I’m visible so other people don’t have to be. Somebody has to be visible. Someone has to be a model of possibility for younger people, and for older people who aren’t out or are still dealing with their gender. Someone has to do it, so why not me? Particularly as a Black man, it’s important to push up against these ideas that being queer and being trans is something that is white. Making sure that people see that this is an intersectional human experience. Here I am, in the flesh, being Black, being queer, being a man; I am all of those things.
I’m starting to become obsessed with this idea of becoming my best self. I listen to Oprah’s SuperSoul Sunday podcast. She’s on that guru shit. I’m trying to figure out what the formula is for this life. I was born a girl and I’m going to die a man. I saw the exact person I wanted to be in my mind and I manifested that in this world. If I can do that, I can do anything.
“What does it look like to be the architect of your own destiny? I want to use the trans experience of self-determination as a blueprint.”
I’m inspired by our journey as trans people, by us taking the reins and saying, “This is the person I want to be, and this is who I’m going to be.” I’m really interested in what that next step looks like spiritually. I want to raise my consciousness. My purpose is my wildest dreams, so what does it look like to live in that purpose? To live and breathe on another frequency is to stay in a place of gratitude, even when it’s hard, even when things aren’t going the way they should be. If I stay in a place of gratitude, then I stay understanding that what I want in this life is unequivocally possible. I think it’s about trying to let go of ego. What does it look like to be selfless? What does it mean to understand that we’re all in this together? Particularly now, with the rampant, vile racism that’s happening in the world I have to keep myself grounded in the fact that we’re all in this together. I try to operate with the understanding that the things that I say and do in this world have a ripple effect. You never know who you’re going to affect. That’s what I mean by raising my consciousness; I want to have a spiritual base, and understand myself as part of a community rather than as an individual.
As you navigate this world existing at multiple intersections of identity and marginalization, what are your core values? As you and Kim said in your talk, you exist at these intersections but you don’t live marginalized lives.
My most core value is to stay true and speak with integrity. I try to say what I mean and mean what I say. Because I hold those values, rarely do I say things that I can’t take back. I’m really conscious about thinking before I speak. What we speak is what we put out into the world, it’s what we create. What we write is what creates truth and what creates this world. I take that very seriously.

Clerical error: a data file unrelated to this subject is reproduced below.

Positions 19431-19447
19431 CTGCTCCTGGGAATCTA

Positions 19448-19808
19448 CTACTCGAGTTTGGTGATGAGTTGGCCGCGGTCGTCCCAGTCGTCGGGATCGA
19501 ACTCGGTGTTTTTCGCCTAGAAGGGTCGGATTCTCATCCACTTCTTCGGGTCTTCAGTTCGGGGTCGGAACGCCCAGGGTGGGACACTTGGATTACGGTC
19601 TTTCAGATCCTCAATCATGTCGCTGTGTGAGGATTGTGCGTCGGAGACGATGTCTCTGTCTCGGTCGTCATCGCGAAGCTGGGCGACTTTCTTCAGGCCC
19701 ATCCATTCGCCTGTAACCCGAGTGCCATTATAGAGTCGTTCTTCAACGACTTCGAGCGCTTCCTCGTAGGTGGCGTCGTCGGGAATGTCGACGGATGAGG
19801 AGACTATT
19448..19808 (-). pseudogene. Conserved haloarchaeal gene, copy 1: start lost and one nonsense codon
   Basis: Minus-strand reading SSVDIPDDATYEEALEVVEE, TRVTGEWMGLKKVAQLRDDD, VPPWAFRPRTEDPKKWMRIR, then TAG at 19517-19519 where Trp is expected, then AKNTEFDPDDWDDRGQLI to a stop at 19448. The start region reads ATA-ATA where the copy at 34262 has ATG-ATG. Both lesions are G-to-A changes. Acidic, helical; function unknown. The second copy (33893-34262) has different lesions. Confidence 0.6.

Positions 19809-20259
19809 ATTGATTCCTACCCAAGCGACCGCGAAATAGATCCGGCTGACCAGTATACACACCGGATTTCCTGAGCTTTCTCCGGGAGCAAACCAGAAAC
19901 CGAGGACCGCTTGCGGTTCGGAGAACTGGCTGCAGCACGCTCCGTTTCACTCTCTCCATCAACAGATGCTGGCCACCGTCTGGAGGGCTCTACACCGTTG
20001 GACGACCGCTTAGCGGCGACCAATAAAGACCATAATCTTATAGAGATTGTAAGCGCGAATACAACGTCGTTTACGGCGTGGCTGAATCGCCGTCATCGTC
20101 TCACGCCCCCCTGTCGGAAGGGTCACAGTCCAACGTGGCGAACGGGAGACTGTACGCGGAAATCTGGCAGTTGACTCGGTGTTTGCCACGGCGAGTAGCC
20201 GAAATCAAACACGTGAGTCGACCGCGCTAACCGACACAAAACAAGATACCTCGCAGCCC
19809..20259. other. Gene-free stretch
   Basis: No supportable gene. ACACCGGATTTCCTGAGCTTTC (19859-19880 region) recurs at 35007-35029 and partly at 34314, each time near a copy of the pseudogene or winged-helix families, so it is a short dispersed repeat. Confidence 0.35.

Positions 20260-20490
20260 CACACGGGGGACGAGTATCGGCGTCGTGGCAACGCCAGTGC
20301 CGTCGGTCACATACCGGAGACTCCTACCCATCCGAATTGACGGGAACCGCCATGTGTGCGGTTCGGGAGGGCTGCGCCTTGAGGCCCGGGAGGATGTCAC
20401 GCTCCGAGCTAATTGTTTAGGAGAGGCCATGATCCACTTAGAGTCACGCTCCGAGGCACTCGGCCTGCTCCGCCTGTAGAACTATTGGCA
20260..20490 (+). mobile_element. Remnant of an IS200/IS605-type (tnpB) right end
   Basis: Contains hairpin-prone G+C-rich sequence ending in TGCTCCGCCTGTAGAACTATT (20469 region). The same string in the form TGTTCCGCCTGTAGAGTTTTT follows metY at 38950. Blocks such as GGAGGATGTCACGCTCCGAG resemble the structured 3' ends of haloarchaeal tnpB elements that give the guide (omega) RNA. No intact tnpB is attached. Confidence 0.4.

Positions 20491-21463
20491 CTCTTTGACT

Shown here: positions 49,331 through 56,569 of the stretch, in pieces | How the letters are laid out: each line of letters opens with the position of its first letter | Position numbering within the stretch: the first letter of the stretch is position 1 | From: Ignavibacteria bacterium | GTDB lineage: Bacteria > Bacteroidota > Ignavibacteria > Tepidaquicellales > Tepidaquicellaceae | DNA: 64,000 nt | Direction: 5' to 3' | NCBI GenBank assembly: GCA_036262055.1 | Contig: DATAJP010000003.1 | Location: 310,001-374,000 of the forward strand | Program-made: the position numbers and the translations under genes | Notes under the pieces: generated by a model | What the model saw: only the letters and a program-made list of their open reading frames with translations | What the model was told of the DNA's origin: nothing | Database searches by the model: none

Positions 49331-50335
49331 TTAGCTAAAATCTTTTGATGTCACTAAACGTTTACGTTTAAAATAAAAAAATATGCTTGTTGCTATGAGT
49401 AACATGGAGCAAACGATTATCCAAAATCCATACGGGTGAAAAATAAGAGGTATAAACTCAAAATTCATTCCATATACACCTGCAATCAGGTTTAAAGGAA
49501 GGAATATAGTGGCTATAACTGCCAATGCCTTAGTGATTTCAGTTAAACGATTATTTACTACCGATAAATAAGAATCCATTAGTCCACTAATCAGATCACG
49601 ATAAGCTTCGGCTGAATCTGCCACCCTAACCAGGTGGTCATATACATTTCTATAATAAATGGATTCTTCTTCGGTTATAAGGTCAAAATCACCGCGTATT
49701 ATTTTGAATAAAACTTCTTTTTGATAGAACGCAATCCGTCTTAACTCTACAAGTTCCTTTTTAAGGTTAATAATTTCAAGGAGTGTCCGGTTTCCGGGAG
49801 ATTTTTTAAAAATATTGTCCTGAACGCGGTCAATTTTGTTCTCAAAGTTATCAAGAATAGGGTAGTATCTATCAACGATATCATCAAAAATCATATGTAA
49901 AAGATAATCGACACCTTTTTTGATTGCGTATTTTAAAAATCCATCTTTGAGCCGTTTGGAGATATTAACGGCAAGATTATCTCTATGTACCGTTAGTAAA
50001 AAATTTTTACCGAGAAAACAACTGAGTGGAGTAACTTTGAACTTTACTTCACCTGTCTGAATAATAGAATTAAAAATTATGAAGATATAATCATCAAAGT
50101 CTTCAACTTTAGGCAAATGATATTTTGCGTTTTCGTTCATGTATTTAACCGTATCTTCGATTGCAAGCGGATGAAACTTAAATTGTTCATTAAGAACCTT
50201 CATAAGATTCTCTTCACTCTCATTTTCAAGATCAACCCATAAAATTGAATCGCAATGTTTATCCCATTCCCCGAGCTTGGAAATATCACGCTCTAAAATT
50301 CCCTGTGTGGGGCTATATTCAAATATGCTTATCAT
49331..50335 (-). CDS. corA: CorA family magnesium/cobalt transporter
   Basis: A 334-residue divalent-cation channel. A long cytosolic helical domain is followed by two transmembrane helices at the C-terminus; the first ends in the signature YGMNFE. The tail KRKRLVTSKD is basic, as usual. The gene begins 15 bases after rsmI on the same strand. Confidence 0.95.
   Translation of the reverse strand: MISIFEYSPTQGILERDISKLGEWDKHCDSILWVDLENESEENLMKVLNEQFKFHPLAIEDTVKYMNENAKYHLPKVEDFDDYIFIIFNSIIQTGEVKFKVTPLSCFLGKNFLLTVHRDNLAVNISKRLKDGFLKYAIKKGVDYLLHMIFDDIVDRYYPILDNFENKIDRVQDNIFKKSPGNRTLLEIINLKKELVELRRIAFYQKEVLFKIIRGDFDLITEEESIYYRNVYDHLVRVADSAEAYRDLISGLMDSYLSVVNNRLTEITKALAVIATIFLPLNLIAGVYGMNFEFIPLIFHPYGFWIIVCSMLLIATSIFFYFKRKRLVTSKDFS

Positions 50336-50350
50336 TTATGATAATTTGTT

In your TED Talk, you mention having to hold up a mirror to yourself and interrogate masculinity, and that it was a process of learning and unlearning. What does that process of reflection look like to you? What does it look like to build your masculinity in a way that doesn’t subscribe to misogyny and toxic patriarchal ideals?
In my process of becoming a man, I had to understand that I swallowed a lot about the superiority of men and the inferiority of femininity. I had to do a lot of unlearning and check myself on a lot of things. What’s been helping has been being surrounded by so many amazing women in my life who would also check me too, and say, “You think you’re so smart and sophisticated, but you’re a sexist and I’m gonna show you all the ways you’re sexist.” It took a lot of hard conversations with really brilliant people to work through these things. I’m not perfect; I feel like I’m always working towards letting go of hardcore, engrained shit about gender.
This goes back to what it means to be a man who is compassionate. I have a heart. I empathize with people. I try to understand the space I take up as a man, and try to be really deliberate about creating space for other people. For instance, when I’m on panels or moderate panels with people of different genders, I make a point to make sure that the feminine people and women on the panels speak the most. I try not to take up space where there are women and feminine people who could speak to something in a better way than I can. I try to be conscious of those things.